Why Hearing Loss is Not an Age Problem

Young woman suffering from hearing loss does not hear her friends.

Loss of hearing isn’t only an issue for older people, in spite of the common idea. Overall hearing loss is on the rise despite the fact that how old you are is still a strong factor. Hearing loss stays at around 14-16% amongst adults 20 to 69 years old. The World Health Organization and the United Nations recommend that more than 1 billion people worldwide aged 12-35 are at risk of getting loss of hearing. The CDC states that roughly 15% of children between 6 and 19 already have hearing loss and more recent research puts that number closer to 17%. Only 10 years ago hearing loss in teenagers was 30% lower as reported by another report. Johns Hopkins conducted a study predicting that by 2060 over 73 million people 65 or older will have loss of hearing. Over current numbers, that’s an astounding number.

We Are Getting Hearing Loss at a Younger Age, Why?

We often think about hearing loss as a side effect of aging as it would develop slowly over years unless you spent extended amounts of time in a loud environment. That’s the reason why you aren’t surprised when your grandmother wears a hearing aid. But at a younger and younger age, our hearing is being effected by changes of lifestyle.

Technology, and smartphones, in particular, can have a significant impact on our hearing. We are doing what we like to do: listening to music, chatting with friends, watching movies and wearing earbuds or headphones to do it all. The problem is that we have no idea how loud (and for how long) is damaging to our ears. Instead of doing our best to safeguard our ears, we even regularly use earbuds to drown out loud noise, voluntarily exposing our ears to harmful sound levels.

Slowly but surely, an entire generation of young people are damaging their hearing. In terms of loss of productivity, that’s a big concern and one that will cost billions of dollars in treatment.

Hearing Loss is Misunderstood

Even young kids are usually wise enough to stay away from incredibly loud noises. But it isn’t well understood what hearing loss is about. It’s not generally recognized that over longer time periods, even moderate sound levels can injure hearing.

Needless to say, most people around the world, particularly young people, aren’t really concerned about the risks of hearing loss because they think that it’s only an aging problem.

According to the WHO, people in this 12-35-year-old age group could be exposing their ears to permanent damage.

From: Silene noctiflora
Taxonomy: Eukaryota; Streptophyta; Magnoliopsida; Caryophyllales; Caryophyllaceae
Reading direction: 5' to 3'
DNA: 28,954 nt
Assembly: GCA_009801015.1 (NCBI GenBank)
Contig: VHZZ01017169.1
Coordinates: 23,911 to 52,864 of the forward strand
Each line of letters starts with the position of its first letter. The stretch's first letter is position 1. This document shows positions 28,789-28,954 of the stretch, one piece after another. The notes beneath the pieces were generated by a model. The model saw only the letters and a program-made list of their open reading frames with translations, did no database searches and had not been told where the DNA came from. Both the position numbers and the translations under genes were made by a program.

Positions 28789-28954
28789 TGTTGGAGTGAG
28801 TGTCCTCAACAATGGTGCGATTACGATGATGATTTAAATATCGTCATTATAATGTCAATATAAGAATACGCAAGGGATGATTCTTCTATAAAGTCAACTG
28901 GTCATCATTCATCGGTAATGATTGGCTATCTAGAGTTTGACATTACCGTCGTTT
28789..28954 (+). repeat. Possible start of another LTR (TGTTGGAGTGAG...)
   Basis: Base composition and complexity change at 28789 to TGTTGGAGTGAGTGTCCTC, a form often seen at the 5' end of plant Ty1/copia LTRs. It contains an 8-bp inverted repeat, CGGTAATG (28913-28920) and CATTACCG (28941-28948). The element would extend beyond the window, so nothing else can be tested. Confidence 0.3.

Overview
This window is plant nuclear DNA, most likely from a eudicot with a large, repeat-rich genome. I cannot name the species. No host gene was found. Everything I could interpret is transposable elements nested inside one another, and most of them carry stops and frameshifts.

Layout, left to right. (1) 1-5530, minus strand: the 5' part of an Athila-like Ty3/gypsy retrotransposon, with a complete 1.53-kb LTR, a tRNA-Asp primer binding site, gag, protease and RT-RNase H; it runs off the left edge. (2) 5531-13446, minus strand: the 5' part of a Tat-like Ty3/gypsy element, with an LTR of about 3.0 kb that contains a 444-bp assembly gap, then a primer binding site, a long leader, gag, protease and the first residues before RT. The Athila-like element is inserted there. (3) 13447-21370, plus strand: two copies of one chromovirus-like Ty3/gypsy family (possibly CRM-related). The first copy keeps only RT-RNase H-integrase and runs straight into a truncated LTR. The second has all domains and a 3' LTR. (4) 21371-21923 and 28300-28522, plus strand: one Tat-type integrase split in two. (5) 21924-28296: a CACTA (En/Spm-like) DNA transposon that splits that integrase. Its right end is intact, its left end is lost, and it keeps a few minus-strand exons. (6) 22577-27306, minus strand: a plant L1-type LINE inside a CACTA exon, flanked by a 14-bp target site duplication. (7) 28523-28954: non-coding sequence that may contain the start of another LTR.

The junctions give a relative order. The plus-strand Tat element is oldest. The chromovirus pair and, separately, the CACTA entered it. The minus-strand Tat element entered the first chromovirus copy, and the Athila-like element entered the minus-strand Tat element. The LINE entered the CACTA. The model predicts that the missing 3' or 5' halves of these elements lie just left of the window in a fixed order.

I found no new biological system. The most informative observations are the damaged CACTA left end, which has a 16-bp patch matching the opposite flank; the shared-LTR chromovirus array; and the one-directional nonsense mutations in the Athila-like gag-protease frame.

Solutions And Suggestions

The problem is particularly widespread because so many of us are using smart devices on a regular basis. That’s why offering additional information to mobile device users has been a recommended answer by some hearing professionals:

  • Warnings when you listen too long at a high decibel level (it’s not just the volume of a sound that can lead to damage it’s how long the noise lasts).
  • High-volume warnings.
  • Built-in parental settings which let parents more closely supervise volume and adjust for hearing health.

And that’s just the beginning. Paying more attention to the health of our ears, plenty of technological solutions exist.

Reduce The Volume

If you decrease the volume of your mobile device it will be the most important way to minimize injury to your ears. Whether your 15, 35, or 70, that holds true.

And there is no disputing the fact that smartphones are not going away. Everyone uses them all the time, not just kids. So we have to realize that hearing loss has as much to do with technology as it does with aging.

That means the way we prevent, treat, and talk about hearing loss has to change.

You should also try downloading an app that measures decibel levels in your environment. 2 steps to protect your hearing. Ear protection is one way but also making sure you’re not doing things such as trying to drown out noises with even louder noises. If you drive with the window down, for instance, the noise from the wind and traffic could already be at a damaging level so don’t crank up the radio to drown it out. As always, if you have questions about your hearing, come talk to us.

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The site information is for educational and informational purposes only and does not constitute medical advice. To receive personalized advice or treatment, schedule an appointment.